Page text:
Amy Whitfield first heard the name Lottie Moon as a child, and she learned more about Lottie’s life and ministry over the years, thanks, in part, to the annual missions offering that bears her name.
Lottie’s life became a research interest for Whitfield, who’s worked for Southern Baptist Convention entities for 20 years. So when the opportunity to write a children’s book on Lottie Moon presented itself, Whitfield jumped at the chance.
RELATED: Check out more stories about Lottie Moon’s impact on international missions here.
Whitfield’s book, “Lottie Moon: The Girl Who Reached the World,” released in October, and it tells the story of how Charlotte Digges “Lottie” Moon left behind all she knew and dedicated her life to taking the gospel to China.
The biographical picture book is narrated by a friendly panda and offers a unique view at what living for God can look like. The book is the third in the “Here I Am!” biography series designed for children ages 4-8, which highlights fascinating and faithful Christians in history. The first two books in the series chronicle the lives of Dietrich Bonhoeffer and C.S. Lewis.
The Biblical Recorder caught up with Whitfield — a Tennessee native who now calls North Carolina home — shortly after her book’s release to talk about Lottie’s life and legacy, how Lottie has impacted Whitfield’s own life and ministry, what it was like to write a children’s book, and more.
Here are responses to questions we asked Whitfield, which have been lightly edited for length and clarity in some places.
Q. Why did you write this book?
Whitfield: When I learned about the “Here I Am!” series from B&H Kids, the opportunity to tell Lottie’s story to a new generation was something I could not walk away from. The impact of her life and ministry is something we can still tangibly see today, and I jumped at the chance to tell it.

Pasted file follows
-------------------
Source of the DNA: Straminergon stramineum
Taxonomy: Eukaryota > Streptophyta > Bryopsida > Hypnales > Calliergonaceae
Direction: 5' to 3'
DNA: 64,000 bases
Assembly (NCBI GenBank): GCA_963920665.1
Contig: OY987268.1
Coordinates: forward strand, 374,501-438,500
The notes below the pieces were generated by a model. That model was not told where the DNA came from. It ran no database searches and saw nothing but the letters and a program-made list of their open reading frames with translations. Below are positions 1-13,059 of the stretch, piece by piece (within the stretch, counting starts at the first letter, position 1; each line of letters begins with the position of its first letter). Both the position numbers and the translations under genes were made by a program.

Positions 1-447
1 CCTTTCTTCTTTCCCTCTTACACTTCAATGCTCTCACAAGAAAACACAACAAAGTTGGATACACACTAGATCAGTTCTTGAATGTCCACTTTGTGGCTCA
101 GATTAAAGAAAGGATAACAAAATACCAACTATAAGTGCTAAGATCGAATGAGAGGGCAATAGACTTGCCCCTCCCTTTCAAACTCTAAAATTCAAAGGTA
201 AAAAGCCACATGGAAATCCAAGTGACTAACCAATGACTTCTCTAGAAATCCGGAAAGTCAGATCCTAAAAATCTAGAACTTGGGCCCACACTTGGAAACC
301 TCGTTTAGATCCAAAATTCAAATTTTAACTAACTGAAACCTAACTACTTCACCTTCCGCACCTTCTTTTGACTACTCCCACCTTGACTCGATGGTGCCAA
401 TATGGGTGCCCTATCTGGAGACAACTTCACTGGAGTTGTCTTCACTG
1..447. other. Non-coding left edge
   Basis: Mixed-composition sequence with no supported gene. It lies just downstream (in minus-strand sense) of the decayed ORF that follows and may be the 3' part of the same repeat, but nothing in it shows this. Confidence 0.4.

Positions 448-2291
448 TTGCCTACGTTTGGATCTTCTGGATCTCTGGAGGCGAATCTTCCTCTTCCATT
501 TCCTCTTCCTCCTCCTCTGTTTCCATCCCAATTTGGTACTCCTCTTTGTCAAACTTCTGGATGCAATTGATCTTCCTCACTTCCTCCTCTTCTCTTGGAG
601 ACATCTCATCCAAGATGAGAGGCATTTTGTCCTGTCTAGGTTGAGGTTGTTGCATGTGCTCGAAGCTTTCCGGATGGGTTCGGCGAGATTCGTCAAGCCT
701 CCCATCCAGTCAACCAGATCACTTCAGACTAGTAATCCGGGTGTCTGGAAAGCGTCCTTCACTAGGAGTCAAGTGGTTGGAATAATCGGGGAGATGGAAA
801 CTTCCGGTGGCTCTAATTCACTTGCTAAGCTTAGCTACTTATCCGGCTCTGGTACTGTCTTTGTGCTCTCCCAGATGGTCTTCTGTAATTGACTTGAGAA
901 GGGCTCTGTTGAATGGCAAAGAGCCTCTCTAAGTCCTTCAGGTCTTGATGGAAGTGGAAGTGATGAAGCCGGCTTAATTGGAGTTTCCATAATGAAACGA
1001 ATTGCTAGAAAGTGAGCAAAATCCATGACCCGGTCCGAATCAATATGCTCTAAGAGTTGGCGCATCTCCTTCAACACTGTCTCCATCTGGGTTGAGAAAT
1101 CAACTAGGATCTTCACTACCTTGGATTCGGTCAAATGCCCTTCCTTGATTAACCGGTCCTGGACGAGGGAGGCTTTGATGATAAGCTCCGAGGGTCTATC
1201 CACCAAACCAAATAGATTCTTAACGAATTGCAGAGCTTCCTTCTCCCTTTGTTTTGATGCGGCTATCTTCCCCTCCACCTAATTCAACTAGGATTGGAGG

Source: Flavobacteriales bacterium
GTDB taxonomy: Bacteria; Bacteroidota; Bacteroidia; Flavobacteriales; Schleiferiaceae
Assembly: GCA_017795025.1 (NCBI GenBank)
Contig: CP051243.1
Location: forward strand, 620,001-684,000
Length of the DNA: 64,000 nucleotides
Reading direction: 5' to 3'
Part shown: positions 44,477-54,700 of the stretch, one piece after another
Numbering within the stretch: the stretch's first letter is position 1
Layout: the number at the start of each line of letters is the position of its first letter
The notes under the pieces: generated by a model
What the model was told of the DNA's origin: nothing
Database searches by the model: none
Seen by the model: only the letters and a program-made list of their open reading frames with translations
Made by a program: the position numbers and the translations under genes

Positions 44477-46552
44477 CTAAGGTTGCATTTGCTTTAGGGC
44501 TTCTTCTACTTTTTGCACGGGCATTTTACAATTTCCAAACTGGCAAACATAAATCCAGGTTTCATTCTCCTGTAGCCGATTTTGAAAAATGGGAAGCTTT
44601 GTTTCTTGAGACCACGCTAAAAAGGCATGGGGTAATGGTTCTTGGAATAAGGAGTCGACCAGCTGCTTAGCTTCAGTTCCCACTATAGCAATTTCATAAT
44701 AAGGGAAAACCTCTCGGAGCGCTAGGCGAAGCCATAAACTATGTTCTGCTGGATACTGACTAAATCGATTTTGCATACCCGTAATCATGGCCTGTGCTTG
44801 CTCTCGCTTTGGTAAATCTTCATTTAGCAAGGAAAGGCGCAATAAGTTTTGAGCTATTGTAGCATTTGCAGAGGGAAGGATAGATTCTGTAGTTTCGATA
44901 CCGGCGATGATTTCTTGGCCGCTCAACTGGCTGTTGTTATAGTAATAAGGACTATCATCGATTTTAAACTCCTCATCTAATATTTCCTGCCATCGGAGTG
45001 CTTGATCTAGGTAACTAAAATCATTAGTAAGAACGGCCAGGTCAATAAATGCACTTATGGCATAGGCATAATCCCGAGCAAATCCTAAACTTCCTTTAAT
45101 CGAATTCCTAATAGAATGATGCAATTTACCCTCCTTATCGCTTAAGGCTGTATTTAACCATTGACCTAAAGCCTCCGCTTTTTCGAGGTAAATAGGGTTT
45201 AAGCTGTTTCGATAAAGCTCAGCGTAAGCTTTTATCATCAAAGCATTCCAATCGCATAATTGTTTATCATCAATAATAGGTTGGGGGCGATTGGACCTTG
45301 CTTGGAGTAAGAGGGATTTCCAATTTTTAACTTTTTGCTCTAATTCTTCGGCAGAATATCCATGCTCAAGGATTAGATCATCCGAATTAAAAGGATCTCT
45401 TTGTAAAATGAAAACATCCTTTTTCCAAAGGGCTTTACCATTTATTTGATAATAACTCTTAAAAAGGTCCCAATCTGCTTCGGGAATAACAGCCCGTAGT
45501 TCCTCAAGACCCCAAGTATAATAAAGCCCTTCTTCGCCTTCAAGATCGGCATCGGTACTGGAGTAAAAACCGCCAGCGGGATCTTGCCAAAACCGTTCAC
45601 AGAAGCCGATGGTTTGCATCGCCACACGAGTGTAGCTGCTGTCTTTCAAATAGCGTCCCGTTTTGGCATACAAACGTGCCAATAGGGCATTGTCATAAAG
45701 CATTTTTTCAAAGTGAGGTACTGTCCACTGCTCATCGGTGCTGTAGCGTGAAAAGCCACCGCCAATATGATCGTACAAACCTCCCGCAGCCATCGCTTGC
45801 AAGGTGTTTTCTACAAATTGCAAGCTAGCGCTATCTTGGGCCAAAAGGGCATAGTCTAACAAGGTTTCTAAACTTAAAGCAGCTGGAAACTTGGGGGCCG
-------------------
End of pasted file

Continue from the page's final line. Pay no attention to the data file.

Q: Where did you get the inspiration for telling Lottie Moon’s story as a children’s book?
Whitfield: This project was envisioned by the team at B&H Kids to highlight Christians in history. Lottie’s story followed Dietrich Bonhoeffer and C.S. Lewis in the series. All of them are people that children need to know, and I was thrilled to be able to introduce them to Lottie.
Q: When do you first remember hearing about Lottie Moon, and how did her story inspire you?
Whitfield: I actually didn’t grow up Southern Baptist, but I had many connections to Southern Baptist life. As a child, I can remember talking with my aunt one day around the Sunday dinner table. She was telling me about her job with the Baptist Sunday School Board (now Lifeway Christian Resources), and one of the tasks she had at the time was to produce and distribute the offering envelopes for the Lottie Moon Christmas Offering.
I can remember her voice saying Lottie’s name, but she was referring to a woman that I knew nothing about. When I later became a member of a Southern Baptist church, I started giving to that same offering, and I learned her story in parts over the next several years. With each part that I learned, I was inspired by how she used her gifts to inspire others to work together for missions.